Proposal: Sticky thread with recommended hardware configurations

roccobaroccoSC

Well-Known Member

Reaction score: 93
Messages: 413

Hi,
I wish there were a sticky thread in the Hardware Forum with a couple of hardware configurations with excellent support in FreeBSD.
When I was shopping around for hardware, I invested a lot of time in research so why not sharing this with the community?

My proposal is:
  • Create a sticky thread in Hardware with the name of "Example hardware configurations with good driver support in FreeBSD" or something similar.
  • In this thread describe a couple of hardware configurations with the best driver support possible.
  • I suggest the following profiles:
    • budget workstation
    • high-end workstation
    • budget notebook
    • high-end notebook
    • gateway/router
    • NAS/small web server
  • Each hardware configuration should ideally have a link to a blog or a tutorial how to install and configure the OS and why not - how to build the hardware.
This would be a real time saver for people like me, searching for compatible hardware.
 

k.jacker

Aspiring Daemon

Reaction score: 366
Messages: 635

Almost all x86 (i386/AMD64) hardware nowadays is supported. Regardless age, all processors, motherbords, chipsets and soldered on contollers are supported by FreeBSD.
There is of course peripheral devices and add-on hardware, like WiFi devices, printers, some stupid gaming keyboards and maybe some rare disk controllers or external soundcards, that lack drivers.

The reason why people may have trouble using suspend/resume or have boot problems on a specific computer, is simple. Manufacturers, don't want to, or are not capable of good code or complying to standards for their BIOS/UEFI/ACPI implementations.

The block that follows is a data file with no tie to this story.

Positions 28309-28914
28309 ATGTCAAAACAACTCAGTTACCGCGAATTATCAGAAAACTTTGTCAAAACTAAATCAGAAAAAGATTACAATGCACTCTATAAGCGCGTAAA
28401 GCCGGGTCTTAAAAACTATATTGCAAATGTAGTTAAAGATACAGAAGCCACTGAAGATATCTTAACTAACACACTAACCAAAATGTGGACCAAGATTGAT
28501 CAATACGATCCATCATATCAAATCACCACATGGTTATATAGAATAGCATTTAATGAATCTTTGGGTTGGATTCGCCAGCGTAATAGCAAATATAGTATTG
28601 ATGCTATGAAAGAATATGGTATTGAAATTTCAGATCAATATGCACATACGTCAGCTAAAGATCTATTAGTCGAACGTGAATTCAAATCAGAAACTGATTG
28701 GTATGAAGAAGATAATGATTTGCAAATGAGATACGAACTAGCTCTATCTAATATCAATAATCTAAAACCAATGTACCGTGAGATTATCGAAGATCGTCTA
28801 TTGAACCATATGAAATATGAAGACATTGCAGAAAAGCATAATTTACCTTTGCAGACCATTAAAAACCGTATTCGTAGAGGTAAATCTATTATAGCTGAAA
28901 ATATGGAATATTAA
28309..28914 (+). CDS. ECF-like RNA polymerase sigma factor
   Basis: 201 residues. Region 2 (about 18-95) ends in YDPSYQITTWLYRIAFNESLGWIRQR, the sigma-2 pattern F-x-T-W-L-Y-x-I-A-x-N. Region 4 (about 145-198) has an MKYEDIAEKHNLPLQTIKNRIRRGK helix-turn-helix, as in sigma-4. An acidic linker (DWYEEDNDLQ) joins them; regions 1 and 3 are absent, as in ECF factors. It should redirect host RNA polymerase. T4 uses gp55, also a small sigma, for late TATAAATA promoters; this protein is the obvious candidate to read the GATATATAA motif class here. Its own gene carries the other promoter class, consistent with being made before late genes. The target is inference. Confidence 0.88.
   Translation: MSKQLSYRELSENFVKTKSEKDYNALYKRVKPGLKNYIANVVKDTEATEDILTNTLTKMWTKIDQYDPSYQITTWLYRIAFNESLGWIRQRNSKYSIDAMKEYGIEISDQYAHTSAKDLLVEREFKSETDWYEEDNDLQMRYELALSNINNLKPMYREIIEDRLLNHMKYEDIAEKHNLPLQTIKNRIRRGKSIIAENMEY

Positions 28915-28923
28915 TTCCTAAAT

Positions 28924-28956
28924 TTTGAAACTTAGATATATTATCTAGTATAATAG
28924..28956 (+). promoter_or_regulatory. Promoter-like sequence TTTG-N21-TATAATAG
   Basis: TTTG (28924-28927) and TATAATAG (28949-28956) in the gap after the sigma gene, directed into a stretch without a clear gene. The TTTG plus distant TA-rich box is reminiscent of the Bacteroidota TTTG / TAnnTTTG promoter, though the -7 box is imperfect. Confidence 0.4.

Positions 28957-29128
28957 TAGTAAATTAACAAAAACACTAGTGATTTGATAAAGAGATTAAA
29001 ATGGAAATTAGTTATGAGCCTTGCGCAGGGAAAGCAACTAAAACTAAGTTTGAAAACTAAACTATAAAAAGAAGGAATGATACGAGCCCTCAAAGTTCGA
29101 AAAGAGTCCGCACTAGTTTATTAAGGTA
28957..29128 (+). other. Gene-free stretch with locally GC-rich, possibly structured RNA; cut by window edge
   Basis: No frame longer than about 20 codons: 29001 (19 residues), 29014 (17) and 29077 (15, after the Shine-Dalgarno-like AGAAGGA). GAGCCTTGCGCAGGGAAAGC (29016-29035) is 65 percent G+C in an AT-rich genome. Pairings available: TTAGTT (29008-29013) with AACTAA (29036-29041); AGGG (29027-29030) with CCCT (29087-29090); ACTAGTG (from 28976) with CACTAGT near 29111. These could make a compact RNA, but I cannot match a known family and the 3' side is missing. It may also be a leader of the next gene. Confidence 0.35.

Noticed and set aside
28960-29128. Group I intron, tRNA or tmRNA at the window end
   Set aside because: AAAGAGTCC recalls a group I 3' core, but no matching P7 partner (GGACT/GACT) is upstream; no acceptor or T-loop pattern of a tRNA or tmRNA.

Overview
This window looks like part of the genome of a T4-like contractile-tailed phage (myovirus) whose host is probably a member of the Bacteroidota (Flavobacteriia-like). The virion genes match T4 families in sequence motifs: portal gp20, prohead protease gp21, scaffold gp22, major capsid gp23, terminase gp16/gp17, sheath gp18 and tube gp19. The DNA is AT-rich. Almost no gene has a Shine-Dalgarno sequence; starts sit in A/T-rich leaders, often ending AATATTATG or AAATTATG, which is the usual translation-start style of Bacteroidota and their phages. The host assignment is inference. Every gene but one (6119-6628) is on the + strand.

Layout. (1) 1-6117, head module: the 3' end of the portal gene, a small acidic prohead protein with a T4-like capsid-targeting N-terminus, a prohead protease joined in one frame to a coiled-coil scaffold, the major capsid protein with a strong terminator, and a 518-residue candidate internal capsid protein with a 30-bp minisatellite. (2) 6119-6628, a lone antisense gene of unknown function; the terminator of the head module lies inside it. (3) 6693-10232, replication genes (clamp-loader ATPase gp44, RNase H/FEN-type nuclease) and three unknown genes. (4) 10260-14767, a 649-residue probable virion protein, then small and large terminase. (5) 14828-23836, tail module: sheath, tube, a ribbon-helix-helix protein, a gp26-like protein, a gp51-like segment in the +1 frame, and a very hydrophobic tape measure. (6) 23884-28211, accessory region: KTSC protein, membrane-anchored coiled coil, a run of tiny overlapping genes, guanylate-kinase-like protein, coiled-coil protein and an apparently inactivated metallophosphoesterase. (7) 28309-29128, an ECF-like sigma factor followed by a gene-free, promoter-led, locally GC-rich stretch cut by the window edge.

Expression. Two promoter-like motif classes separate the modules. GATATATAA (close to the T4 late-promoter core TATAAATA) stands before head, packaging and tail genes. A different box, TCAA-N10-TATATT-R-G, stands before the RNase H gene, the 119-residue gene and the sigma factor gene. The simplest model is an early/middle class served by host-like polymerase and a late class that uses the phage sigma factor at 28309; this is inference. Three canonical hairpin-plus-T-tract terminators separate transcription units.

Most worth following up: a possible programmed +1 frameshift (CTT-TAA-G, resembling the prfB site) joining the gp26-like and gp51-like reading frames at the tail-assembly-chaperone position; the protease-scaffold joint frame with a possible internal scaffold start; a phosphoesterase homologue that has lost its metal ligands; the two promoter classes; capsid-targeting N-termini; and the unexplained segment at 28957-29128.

You really can buy any AMD or Intel processor/motherboard, throw in RAM and drives and of you go. All x86 compatible processors work and you'll hardly find integrated graphics that isn't supported.
Support for all other pieces of hardware is covered by a Release's Hardware Notes.

If such a list existed, then it wouldn't be enough to say:
Intel Core i3-4370 on Asus motherboard with H81 chipset works

Of course all included hardware in the above package, is fully supported by FreeBSD, but it still can't be guaranteed everything works as expected.

More information would be required, like:
Any Haswell processor works on Asus H81I-Plus, revision 2.0, BIOS 1.3

It's important to know that, hardware (that has drivers) that does not work as expected in FreeBSD, is most likely suffering from broken BIOSes, broken Firmware or whatever broken software.

For me, as a hardware enthusiast since 1997 or something, I have overclocked and pinmodded the hell out of uncountable motherboards and processors on FreeBSD. I mostly bought (and sold) on ebay, but also new and recent hardware went through my hands. From my experience, the single part, that makes a full blown computer/laptop, a good or a bad deal, is the motherboard's BIOS/UEFI/ACPI implementation alone.